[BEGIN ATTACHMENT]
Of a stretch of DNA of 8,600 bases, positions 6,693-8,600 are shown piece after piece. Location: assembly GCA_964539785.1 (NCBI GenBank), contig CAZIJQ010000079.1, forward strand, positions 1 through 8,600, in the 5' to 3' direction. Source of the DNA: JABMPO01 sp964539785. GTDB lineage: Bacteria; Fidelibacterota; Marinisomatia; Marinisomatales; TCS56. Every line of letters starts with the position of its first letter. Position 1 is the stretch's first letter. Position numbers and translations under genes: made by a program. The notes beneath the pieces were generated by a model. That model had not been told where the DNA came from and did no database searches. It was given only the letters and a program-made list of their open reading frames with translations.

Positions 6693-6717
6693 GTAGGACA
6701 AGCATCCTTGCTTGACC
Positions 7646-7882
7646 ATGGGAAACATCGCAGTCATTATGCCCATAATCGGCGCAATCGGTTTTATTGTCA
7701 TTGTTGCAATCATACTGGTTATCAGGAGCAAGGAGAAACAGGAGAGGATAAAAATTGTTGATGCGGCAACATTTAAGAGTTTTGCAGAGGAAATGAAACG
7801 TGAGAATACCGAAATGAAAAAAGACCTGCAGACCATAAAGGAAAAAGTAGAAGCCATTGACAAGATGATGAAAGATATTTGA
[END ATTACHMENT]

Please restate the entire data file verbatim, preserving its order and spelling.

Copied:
Of a stretch of DNA of 8,600 bases, positions 6,693-8,600 are shown piece after piece. Location: assembly GCA_964539785.1 (NCBI GenBank), contig CAZIJQ010000079.1, forward strand, positions 1 through 8,600, in the 5' to 3' direction. Source of the DNA: JABMPO01 sp964539785. GTDB lineage: Bacteria; Fidelibacterota; Marinisomatia; Marinisomatales; TCS56. Every line of letters starts with the position of its first letter. Position 1 is the stretch's first letter. Position numbers and translations under genes: made by a program. The notes beneath the pieces were generated by a model. That model had not been told where the DNA came from and did no database searches. It was given only the letters and a program-made list of their open reading frames with translations.

Positions 6693-6717
6693 GTAGGACA
6701 AGCATCCTTGCTTGACC
Positions 7646-7882
7646 ATGGGAAACATCGCAGTCATTATGCCCATAATCGGCGCAATCGGTTTTATTGTCA
7701 TTGTTGCAATCATACTGGTTATCAGGAGCAAGGAGAAACAGGAGAGGATAAAAATTGTTGATGCGGCAACATTTAAGAGTTTTGCAGAGGAAATGAAACG
7801 TGAGAATACCGAAATGAAAAAAGACCTGCAGACCATAAAGGAAAAAGTAGAAGCCATTGACAAGATGATGAAAGATATTTGA